I love to read and write. The guy next to me makes videos and plays something like five musical instruments. The audience around us is composed of a wide variety of creatives including photographers, designers, musicians and writers. In the coming days we will hear from poets, preachers, professors, theologians, rappers and singer/songwriters. Canvas 2016 is about to start.
Its a simple fact really. A stunning fact. A fact that should shake us to the bones: We will all die someday. And yet we live most of our lives furiously pushing forward as if tomorrow has no right not to come. This week some of us were shaken out of the stupor. Something may have happened to wake you up, to make you stop, to let the cold reality sink in. Death is inevitable. This happened to me and some of my friends by the death of a young man. I personally never met him but the pain of a young and untimely death spreads like a cold fog through the hearts of friends and loved ones to all around. It weighs down on us. It says to us in an arresting voice, “Pull over. Stop and think.”
This week I have met in my reading an individual who has been challenging me in new and unique ways. Rosaria Butterfield was an English professor at Syracuse University. She was a stalwart feminist and defender of gay and lesbian rights. Rosaria met Jesus in the life and witness of a pastor who was willing to sit and discuss her worldview with her. The book is a fascinating read and very well written. There is so much in it that is challenging me, and so much that could be discussed. But perhaps the biggest thing that stands out to me as I work my way through the first half of the book is her discussion of her entrance into the christian world, and the complexities that this process caused.
We’ve all perhaps heard of Mary Shelley’s dark tale of the genius scientist Victor Frankenstein, who’s curiosity and intellect drive him to create a living monster (yes, yes Frankenstein is the name of the scientist, not the monster). Anyways, as the story goes, the beast haunts Victor everywhere he goes, wreaking havoc on his entire life and eventually leading to his very sad death. Frankenstein has now been told and retold for nearly 200 years, and for good reason. It is a magnificent and horrifying exploration of human nature, the limits of science and our relationship to nature. No matter how you slice it, it is rich with meaning and significance. And yet as I read it last year there was one thread in particular that jumped out at me.
Its interesting how the consistent perception within the world around us is that the christian faith (and all religion for that matter) are an escape from reality. We always get this sense that people of faith are coming into their religious experiences as a way of getting away from the challenges and pressures of life in the real world. I can’t speak definitively on other religions, but this is profoundly untrue about the actual christian message. One of it’s central tenets is that God is invading reality. It is a message of the fact that one of our greatest needs is not escape from but reconciliation to the actual world.
This perhaps sounds like an odd question. What do you mean? Doesn’t it just exist? One of the most difficult concepts for us Westerners to understand is the fact that much of the world is not like us. Though we boast in our pluralism, it actually seems to backfire on us and gets in the way of our ability to truly grasp the core differences that shape our world. One such difference is the presence and nature of true liberty.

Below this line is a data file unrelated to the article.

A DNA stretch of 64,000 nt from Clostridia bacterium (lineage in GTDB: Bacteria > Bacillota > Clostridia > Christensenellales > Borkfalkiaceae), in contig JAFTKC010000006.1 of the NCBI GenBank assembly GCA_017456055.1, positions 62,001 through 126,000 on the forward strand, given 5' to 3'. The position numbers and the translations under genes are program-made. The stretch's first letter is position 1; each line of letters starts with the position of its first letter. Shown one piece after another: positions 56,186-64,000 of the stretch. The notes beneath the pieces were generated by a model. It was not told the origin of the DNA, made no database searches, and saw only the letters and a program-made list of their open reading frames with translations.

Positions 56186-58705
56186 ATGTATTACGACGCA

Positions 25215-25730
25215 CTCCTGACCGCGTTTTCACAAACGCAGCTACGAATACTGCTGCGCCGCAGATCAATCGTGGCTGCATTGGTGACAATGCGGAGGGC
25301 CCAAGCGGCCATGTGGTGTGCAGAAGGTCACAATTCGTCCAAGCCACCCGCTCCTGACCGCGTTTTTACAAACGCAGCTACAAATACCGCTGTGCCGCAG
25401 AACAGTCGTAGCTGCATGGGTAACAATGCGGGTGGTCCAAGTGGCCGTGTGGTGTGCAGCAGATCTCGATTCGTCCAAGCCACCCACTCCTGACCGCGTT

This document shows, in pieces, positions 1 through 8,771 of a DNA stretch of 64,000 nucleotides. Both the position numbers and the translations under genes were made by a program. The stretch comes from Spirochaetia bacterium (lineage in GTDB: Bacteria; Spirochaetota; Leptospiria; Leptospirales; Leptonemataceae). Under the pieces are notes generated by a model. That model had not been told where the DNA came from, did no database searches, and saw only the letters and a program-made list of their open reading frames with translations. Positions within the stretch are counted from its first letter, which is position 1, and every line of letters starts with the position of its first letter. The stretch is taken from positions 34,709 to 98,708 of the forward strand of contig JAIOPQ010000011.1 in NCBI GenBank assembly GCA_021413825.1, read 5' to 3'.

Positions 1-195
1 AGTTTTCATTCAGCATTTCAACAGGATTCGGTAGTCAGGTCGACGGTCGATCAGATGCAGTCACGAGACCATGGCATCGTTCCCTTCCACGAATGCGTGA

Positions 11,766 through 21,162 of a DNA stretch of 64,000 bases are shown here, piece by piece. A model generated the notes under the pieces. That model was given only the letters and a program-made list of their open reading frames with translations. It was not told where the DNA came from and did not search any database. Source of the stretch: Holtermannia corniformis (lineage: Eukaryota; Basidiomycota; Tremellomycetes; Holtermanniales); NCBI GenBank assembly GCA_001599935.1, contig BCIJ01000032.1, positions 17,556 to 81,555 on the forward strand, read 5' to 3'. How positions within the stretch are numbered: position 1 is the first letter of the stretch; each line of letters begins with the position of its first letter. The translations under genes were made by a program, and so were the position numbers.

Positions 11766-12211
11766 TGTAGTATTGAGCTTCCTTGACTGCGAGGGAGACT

There is perhaps no greater value in our society today than the idea of complete personal freedom. We are a generation that looks at the past centuries of cultures and societies and we are pained at the injustice and oppression that seems to fill every chapter of history. It seems that no matter how much the people of the past have sought to come up with comprehensive explanations on how society should see life, they have inevitably led to the ill-treatment and abuse of someone else in the world.
I’m not sure exactly when it happened. But somewhere in these last few years, there grew within me this unshakable awareness that life is very fragile. This awareness came quite unexpectedly. Almost like someone pulled back the curtain in the middle of act three, throwing off both the audience and the actors on stage. It shook up my young and untested sense of the world. It melted that notion that life will always continue to flow as it always had.
The other day, as I was rocking my daughter to sleep and reflecting on how much I love her, I stumbled upon a striking realization. There was a phase in my parenting life, perhaps a year ago, when I really sought to hurry through the whole toddler bedtime routine. Every evening was a race with the clock to get her down nice and early and enjoy the freedom of spending time with my wife without constant interruption. But lately, things have changed. I have really started to enjoy those twilight bedtime minutes.
We are always inevitably building our worldview, and we are always inevitably disagreeing with others around us doing the same thing, though in ways that are different than ours. In a previous post it was noted that it is very important that we learn to disagree correctly. The prevailing tendency in our culture today seems to be to dismiss, to cut ourselves off, to pronounce the others as unreasonable radicals who are not even worthy of our consideration. And yet in this we are perhaps showing, more than anything else, our own radical pride and unwillingness to think and be challenged.
Continue reading “An Enriching Disagreement”